Kate Deddens Apr 4, 2019

Our era is dismantling millennia of incarnated memories with increasing fervor and speed—“old” books are considered irrelevant, so much so that it can be difficult to find classics in local libraries or school curricula; monuments and artistic creations, some of which have withstood the ravages of decades, if not centuries, are toppled in the name of social progress; beautifully crafted belongings, once meaningful heirlooms, are jettisoned in favor of the newest machine-made decorating fads and end up in dusty thrift shops.

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Joshua Butcher Jul 18, 2018

Last June I enjoyed the great delight of attending my first Society for Classical Learning Conference, which was held in Dallas, Texas. There were a number of excellent plenaries and presentations, some of which have continued to spark conversation. I also had the privilege of speaking on formal rhetoric curriculum. In hindsight I tried to pack far too much detail into the time, and as a result my presentation suffered from a lack of helpful, clarifying examples. (Thankfully there were fewer than ten folks in the room who had to suffer through the abstraction!)

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Nathan Johnson May 10, 2018

I teach rhetoric to 11th graders, and it has become apparent that some of my students believe that we should not spend so much time studying rhetorical devices and tropes. Either it’s a waste of time or, worse, it’s a form of manipulation and deceit. I'm not surprised that some students don’t get jazzed about exploring the beauty and depth of language, much less how to give a persuasive speech in front of one’s peers.

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Marc Hays Feb 22, 2017

It has been said, mostly in old westerns, “don’t change horses in the middle of the stream.” However, that does not rule out going all the way across and deciding you’re riding the wrong horse, or that you crossed the wrong river, or that you’re going in the wrong direction, or that something screwy is going on. Anyway, I have such a story to tell.

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Andrew Kern Dec 14, 2016

Among the most profound mistakes of our era, I am convinced we would have to list the shift from the liberal arts to subjects in our schools. 

If you teach subjects, one of the many unfortunate things that happens is that students quickly catch on that there is content (i.e. information to be remembered) in this subject. If they like it, they will pay attention, if not, you need something else to get them to do so. 

Tests will do, thank you very much. But that's only one of the myriad ways teachers are taught to manipulate the students affections and minds. 

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Lindsey Brigham Knott Dec 10, 2016

We had been practicing the common topics of rhetoric for several weeks when one of the students approached me after class, brow furrowed. “Miss Brigham,” he confided, “these things are messing with me.”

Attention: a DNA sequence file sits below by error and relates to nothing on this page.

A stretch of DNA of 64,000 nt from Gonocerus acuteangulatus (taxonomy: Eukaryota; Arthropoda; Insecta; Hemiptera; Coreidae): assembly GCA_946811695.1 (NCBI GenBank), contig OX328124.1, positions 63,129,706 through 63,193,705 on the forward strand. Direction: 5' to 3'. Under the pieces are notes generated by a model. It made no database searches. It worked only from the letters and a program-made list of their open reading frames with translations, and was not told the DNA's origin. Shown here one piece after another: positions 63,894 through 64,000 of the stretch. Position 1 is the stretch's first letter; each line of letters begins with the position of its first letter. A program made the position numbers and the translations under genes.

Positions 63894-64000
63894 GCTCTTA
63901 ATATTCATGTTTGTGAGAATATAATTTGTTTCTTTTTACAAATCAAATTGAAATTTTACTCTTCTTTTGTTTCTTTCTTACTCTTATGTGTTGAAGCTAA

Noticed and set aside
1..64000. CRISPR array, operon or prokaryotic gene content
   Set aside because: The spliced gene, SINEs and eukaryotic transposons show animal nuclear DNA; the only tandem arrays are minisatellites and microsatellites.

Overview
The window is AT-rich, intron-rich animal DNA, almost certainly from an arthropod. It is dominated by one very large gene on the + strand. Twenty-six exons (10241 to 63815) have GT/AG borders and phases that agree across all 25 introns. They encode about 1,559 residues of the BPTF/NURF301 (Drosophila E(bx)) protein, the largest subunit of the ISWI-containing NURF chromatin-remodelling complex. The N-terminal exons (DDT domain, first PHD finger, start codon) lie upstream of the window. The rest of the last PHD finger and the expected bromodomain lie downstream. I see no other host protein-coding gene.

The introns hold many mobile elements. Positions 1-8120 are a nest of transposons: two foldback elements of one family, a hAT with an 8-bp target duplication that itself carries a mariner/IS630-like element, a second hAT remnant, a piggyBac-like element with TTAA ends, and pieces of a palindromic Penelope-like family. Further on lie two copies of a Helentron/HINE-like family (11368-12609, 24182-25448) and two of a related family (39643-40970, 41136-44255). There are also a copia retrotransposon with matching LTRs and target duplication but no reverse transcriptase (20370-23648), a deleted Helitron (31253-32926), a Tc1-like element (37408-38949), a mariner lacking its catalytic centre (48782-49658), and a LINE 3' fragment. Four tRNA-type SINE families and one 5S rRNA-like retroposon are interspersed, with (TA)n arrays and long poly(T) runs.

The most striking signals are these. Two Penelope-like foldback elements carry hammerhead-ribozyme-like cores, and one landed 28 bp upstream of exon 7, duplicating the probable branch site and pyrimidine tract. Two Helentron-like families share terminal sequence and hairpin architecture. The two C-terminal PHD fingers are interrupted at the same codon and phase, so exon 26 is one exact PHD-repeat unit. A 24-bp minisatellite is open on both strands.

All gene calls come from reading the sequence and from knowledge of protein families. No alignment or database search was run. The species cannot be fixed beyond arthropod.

(My teacher’s heart rejoiced within me. If “things messing with me” means assumptions and desires being displaced, upended, rearranged, then surely this is an excellent—albeit colloquial—definition of learning itself.) 

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Matthew Bianco Dec 2, 2016

What is rhetoric? You’ve probably heard or thought of rhetoric as the art of persuasion. Fans of Aristotle will probably think of it as the art of finding the available means of persuasion. If you follow in the vein of Quintilian, you will probably think of it as the art of persuasion toward truth (and goodness and beauty). For those of you who have heard Andrew Kern speak on the topic, you’ve probably picked up something along the lines of rhetoric being the art of decision-making in community. One of these is decidedly not like the others.

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Angelina Stanford Sep 16, 2016

I have a very specific process when I approach a writing project.  Using the first three canons of Classical Rhetoric, I first write down every idea I have. This is the Invention stage and includes my research stage. Anything that generates an idea—something I read, a conversation I had, a thought that I contemplate, I dream I have—gets written down however it comes to me.  I don’t worry about assessing the quality of the idea or figuring out how I will use it at that point. Often one idea leads to another, and I keep writing them down.

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Matthew Bianco May 5, 2016

Like most people, I have had a particular definition of rhetoric that has guided my understanding and application of it for a while. That definition, though, was not my original understanding of rhetoric, and it has recently been modified once again. What fascinates me about my changing understanding of rhetoric is the effect it has had on my understanding of stories where rhetoric is a key factor, especially William Shakespeare's Julius Caesar.

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Jennifer Dow May 15, 2015

This week I finished my first-year teaching online with the CiRCE Academy. I was privileged to teach Classical Rhetoric and Greek & Roman Epics to some amazing students. My encounter with these young men and women challenged me to think more clearly, read more deeply, teach more passionately, and to repent more often.

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